The below was originally published on the Tim + Alex Patreon page. As that’s now defunct and even backers can’t access the content, it seemed worth putting up here, for posterity or whatever.
I’ll be honest: I was worried about Dedicated. Jepsen’s previous album, Emotion, remains one of the greatest pop records of all time. You suspect there’s a reason she let four years pass between albums. But given how anticipation has built and bubbled over in that time, the gap might have only made it a harder act to follow.
Plus, this being a CRJ album release, there’s the traditional baffling record-label decision to reckon with. In this case, putting the first three tracks out as teasers, so that for the first ten minutes of Dedicated there are no surprises.
More honesty: the tracks in question are fine, in that way you’d say an annoying travel arrangement is fine, through gritted teeth, to the friend who booked the tickets. This is CRJ, I expected fireworks, and these first three tracks are all pretty subdued. The woozy synths that open “Julien” are delicious, there’s a new breathy texture to Jepsen’s voice… But where are the bangers?
And then you hit “Want You In My Room”, a slinky come-on of a song with that telltale Jack Antonoff production, and things start to slot into place.
The middle stretch of Dedicated is a delight. “Everything He Needs” is playful, grabbing its chorus from “He Needs Me”, a musical number in the Robin Williams Popeye movie, and turning up dials on its subtexts, both creepy and sexy. “Happy Not Knowing” surges and glitters, the album finally going for the hips, and “I’ll Be Your Girl” is the first time you feel the power of CRJ’s voice, as she belts out an ode to jealousy.
And then there’s the pure chef’s-kiss-gif of a song that is “Too Much”. Opening on the question of “Am I bad for you?/’Cause I live for the fire, and the rain, and the drama, too, boy”, it’s like Jepsen writing a Taylor Swift song. It’s also an incredibly Me anthem.
As you’ll probably have already realised, being a reader of this blog and/or a friend, I have basically two modes: 0% and 10,000%. So a chorus that features the lines “When I’m thinking, then I’m thinking too much/When I’m drinking, then I’m drinking too much”? Yeah, I might be able to relate.
I’ve seen criticisms that the underlying music isn’t as Extra as the lyrics. But the album to this point has been all quiet atmosphere. With the persistent pulsing of the beat, the airy falsetto on “takes me higher”, the way the hook suddenly explodes into existence and how Jepsen rushes out the verse so it feels like it’s folding in on itself, “Too Much” is where everything opens up.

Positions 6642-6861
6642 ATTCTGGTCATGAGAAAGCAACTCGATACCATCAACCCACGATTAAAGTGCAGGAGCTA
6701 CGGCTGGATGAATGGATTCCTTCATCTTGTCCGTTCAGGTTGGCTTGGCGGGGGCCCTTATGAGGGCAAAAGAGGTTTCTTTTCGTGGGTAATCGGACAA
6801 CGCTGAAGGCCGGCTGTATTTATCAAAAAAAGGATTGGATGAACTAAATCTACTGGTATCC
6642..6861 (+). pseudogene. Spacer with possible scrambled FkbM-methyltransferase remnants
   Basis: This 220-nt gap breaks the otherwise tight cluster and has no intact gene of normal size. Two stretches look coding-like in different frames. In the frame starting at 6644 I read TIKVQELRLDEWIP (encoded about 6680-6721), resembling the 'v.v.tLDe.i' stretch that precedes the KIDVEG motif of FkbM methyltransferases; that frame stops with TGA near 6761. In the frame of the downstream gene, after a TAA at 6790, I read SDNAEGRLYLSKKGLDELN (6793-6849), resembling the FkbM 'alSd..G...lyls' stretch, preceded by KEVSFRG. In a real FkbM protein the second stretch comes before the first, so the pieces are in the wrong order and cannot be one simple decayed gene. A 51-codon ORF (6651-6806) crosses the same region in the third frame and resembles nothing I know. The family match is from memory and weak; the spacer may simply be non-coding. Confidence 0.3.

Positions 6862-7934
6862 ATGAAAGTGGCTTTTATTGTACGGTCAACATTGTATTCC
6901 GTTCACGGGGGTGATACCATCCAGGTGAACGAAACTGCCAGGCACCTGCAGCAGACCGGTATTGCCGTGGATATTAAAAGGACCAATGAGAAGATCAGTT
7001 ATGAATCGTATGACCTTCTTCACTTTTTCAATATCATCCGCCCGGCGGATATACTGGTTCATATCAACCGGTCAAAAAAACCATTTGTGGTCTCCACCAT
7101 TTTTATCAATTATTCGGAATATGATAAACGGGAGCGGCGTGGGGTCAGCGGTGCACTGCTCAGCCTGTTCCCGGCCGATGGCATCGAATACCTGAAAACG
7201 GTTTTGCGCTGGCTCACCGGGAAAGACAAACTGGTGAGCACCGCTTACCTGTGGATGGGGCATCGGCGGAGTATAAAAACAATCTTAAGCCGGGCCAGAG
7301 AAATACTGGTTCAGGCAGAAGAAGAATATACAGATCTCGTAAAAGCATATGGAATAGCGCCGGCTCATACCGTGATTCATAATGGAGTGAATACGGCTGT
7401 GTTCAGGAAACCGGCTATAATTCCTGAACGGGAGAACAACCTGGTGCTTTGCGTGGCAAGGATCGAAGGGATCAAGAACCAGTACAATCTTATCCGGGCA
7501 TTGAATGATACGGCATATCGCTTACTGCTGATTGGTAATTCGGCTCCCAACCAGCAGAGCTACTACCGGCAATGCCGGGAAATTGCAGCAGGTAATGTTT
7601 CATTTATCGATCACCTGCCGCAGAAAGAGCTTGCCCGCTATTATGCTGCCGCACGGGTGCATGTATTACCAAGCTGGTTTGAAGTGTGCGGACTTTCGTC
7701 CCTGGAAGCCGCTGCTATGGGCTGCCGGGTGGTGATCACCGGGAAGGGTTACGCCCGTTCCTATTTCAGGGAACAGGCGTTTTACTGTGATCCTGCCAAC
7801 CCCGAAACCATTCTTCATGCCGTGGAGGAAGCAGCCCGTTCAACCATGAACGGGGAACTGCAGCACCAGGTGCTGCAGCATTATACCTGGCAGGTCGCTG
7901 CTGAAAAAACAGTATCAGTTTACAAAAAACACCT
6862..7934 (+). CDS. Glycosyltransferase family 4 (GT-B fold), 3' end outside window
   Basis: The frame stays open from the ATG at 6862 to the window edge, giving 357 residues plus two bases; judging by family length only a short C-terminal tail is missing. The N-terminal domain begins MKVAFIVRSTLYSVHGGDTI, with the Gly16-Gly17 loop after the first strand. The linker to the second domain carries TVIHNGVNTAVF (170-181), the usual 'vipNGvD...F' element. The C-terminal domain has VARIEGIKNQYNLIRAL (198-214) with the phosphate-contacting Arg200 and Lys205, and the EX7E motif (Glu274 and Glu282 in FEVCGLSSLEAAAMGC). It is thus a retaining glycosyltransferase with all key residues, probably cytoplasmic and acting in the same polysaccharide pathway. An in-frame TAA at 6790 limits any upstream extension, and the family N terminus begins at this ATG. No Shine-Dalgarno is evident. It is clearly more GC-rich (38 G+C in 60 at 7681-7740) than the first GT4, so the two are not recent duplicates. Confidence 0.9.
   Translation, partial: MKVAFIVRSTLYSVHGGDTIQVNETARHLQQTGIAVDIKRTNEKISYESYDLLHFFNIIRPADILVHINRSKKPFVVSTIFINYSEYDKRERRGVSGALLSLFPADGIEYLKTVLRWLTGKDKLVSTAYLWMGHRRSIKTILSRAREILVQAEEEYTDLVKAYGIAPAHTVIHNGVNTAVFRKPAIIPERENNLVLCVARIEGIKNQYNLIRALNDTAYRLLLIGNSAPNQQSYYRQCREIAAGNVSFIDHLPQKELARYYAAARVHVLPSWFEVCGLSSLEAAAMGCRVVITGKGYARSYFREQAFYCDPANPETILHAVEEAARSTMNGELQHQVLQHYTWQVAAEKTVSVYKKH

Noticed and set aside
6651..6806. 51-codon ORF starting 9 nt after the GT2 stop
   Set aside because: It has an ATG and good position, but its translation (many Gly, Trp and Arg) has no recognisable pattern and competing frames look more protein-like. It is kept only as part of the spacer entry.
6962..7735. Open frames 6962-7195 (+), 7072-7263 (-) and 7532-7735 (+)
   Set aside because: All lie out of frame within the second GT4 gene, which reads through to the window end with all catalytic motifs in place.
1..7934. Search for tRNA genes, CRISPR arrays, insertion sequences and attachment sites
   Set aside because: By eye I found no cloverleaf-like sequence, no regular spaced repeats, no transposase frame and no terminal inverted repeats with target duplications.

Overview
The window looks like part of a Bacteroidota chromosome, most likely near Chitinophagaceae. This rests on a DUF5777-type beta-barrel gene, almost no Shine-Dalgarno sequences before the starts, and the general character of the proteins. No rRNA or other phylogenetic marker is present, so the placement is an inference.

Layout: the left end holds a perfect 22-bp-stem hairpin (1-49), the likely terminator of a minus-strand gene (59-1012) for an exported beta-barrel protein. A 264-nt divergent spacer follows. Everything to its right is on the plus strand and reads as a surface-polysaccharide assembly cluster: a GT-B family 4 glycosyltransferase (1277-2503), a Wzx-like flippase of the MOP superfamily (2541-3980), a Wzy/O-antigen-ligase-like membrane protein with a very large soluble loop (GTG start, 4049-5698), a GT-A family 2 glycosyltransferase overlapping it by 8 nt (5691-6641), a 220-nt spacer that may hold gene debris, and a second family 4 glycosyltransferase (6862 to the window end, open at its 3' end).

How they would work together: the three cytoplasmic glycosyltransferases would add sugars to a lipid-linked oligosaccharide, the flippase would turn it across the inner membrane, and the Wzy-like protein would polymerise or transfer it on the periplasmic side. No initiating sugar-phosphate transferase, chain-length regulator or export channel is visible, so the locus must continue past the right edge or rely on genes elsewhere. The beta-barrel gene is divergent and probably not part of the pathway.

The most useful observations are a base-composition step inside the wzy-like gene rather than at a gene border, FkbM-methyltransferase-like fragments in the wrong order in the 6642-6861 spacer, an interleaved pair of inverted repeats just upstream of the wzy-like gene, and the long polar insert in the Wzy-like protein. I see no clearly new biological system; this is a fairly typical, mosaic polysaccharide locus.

The focus of Dedicated is myopically tight. The album’s sonic palette is less adventurous and, vitally, less maximalist than on Emotion. Every track feels like a snapshot of, potentially, the same relationship. It’s one internet theory away from being declared a concept album, looping from a break-up on its first track to another on its last.
There’s something a little creepy about the way Jepsen presents love here. Dependence, denial, jealousy. And even when she’s singing about purely positive moments of a relationship, there’s a slightly eerie intensity to it. Jepsen’s representation of love comes with an undercurrent of compulsion, frequently coupled with drink or drugs, signifiers of addiction. When she sings “we were automatically in love”, you don’t get the impression that this is entirely healthy.
“Feels Right” sticks out, sore, not just because it’s the only intrusion of another voice on the album –the perfectly fine Asa Taccone – but because it’s a duet where two people say how much they love the other one, without any friction to make it convincing. To paraphrase a considerably better track from the album: I don’t need the words, I need the sound.
“Party for One” feels like an odd inclusion, too. Not because it’s a bad song – purely as a standalone, it’s the probably the best here – but because it’s so far outside of the aesthetic Jepsen is chasing on the rest of the album. Left as the final track, it feels like a hanging afterthought, the kind of bonus you stick on a deluxe edition. But, to return to that concept album idea, it’s CRJ putting the relationship of Dedication behind her.
As I play the album on Spotify to write this, its outro crossfades into Emotion’s opening horns, and it makes a certain sense. Maybe she’s ready, now, to make that music again, to dance for herself. Back on her beat.